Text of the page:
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Virtual Learning Update

Dear colleagues,Joe Gothard headshot

As you know, SPPS implemented new metrics last week to serve as a baseline for determining if individual schools need to temporarily shift to virtual learning. While some of our neighboring districts have opted for a full two-week shift, others remain fully in person, while still others have taken a school-by-school approach. This patchwork of learning models is confusing and constantly changing, and I want to provide the rationale for why we chose our approach and how it’s going so far.

In a district as large and diverse as SPPS, it is virtually impossible to implement a policy or process that impacts every school, staff member and student the same way. Some of our schools have struggled with transportation, staff shortages and student absences, and we continue to work to alleviate those issues as best we can. At the same time, there are many schools that have experienced very few obstacles and are thriving. That is why I feel strongly about approaching any shifts to virtual learning on a local level that causes as little disruption as possible for families, students and staff across the district.

Is this a perfect system? Of course not, but it’s a starting point. Everyone is doing their best to make learning possible under seemingly impossible circumstances. We are continuing to monitor and adjust our process, with the goal of providing as much continuity and predictability as possible for our students during this time. Omicron is starting to trend in the right direction, and while we hope we won’t need to do this for very long, we also know that this pandemic is anything but predictable and we need to be prepared for any possibility. 

At this time, seven of our schools (roughly 10%) have shifted to virtual learning. Of those, four schools (Creative Arts, Humboldt, Galtier and River East) began on Friday, and three (Central, Highwood Hills and Saint Paul Music Academy) began their five calendar days on Saturday (meaning three days of virtual learning for all seven schools). 

During this period, school staff will report, buses will run, and meals will be served for every student who needs that support. Distance learning cannot be required this year, there’s no “hybrid,” and many students don’t have the option to stay home, which means our buildings must remain open and staffed. I want to thank our principals and all the staff involved for planning and managing this process and ensuring it is being implemented as equitably and smoothly as possible, knowing that there will be bumps along the way.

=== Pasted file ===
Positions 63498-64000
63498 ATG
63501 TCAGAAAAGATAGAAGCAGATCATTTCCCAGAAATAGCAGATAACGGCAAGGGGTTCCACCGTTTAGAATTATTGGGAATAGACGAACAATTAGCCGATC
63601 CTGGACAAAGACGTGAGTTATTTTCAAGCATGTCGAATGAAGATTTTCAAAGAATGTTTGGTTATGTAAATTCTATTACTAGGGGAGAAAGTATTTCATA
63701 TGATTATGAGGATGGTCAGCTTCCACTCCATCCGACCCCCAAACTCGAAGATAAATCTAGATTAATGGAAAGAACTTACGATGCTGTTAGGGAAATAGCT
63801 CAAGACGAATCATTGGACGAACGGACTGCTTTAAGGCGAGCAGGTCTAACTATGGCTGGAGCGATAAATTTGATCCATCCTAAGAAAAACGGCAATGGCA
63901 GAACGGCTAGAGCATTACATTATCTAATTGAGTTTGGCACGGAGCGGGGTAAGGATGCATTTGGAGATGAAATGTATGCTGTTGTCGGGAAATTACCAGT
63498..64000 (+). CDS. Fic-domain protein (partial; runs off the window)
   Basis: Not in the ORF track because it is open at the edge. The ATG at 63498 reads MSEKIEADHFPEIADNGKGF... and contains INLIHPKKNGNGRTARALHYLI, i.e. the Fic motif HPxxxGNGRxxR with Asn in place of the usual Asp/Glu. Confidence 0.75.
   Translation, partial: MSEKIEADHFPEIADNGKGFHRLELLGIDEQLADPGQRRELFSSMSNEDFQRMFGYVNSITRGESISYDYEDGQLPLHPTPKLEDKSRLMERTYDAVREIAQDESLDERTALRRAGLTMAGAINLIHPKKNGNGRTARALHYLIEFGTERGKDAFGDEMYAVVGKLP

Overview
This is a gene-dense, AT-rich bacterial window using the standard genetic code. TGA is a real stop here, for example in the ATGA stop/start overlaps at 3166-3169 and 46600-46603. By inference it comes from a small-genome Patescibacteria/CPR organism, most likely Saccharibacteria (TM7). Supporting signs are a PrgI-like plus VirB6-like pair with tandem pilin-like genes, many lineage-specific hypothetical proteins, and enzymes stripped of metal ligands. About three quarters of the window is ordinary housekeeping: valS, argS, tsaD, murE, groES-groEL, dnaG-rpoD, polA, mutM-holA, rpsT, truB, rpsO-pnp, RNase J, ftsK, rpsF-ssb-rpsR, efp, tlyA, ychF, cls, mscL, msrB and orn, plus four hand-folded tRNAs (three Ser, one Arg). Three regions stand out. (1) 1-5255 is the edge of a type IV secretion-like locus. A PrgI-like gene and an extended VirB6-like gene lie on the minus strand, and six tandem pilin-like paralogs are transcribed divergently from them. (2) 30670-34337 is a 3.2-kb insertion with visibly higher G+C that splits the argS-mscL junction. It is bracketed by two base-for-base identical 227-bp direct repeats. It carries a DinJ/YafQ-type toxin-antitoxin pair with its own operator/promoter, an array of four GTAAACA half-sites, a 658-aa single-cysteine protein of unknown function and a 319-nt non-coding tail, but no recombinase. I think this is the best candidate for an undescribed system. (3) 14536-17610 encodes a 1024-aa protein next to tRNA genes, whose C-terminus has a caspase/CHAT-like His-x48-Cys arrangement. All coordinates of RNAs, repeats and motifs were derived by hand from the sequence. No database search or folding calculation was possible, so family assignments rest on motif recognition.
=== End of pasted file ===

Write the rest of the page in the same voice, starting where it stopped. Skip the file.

Many have asked why 25% and why only classroom teachers. It’s important to note that this metric is only the first point of consideration. All of our staff are valued and integral parts of our school communities, and every absence has an impact. Once a school hits the 25% threshold, they work collaboratively to look at who else is out, what other barriers are impacting their ability to remain in person, and what they expect over the next several days before making a final decision.

I also want to thank our Tier 2 subs and other district staff for stepping out of their normal duties and lending a hand in our schools during this time. If you haven’t already done so, please take advantage of the medical grade or optional N95 masks, weekly staff testing, and vaccine and booster shots that are readily available for all staff, as well as the free rapid tests from the federal government and other community-based COVID-19 resources. Thank you all for working together as one SPPS community.

In partnership,

Joe Gothard signature

Joe Gothard, Superintendent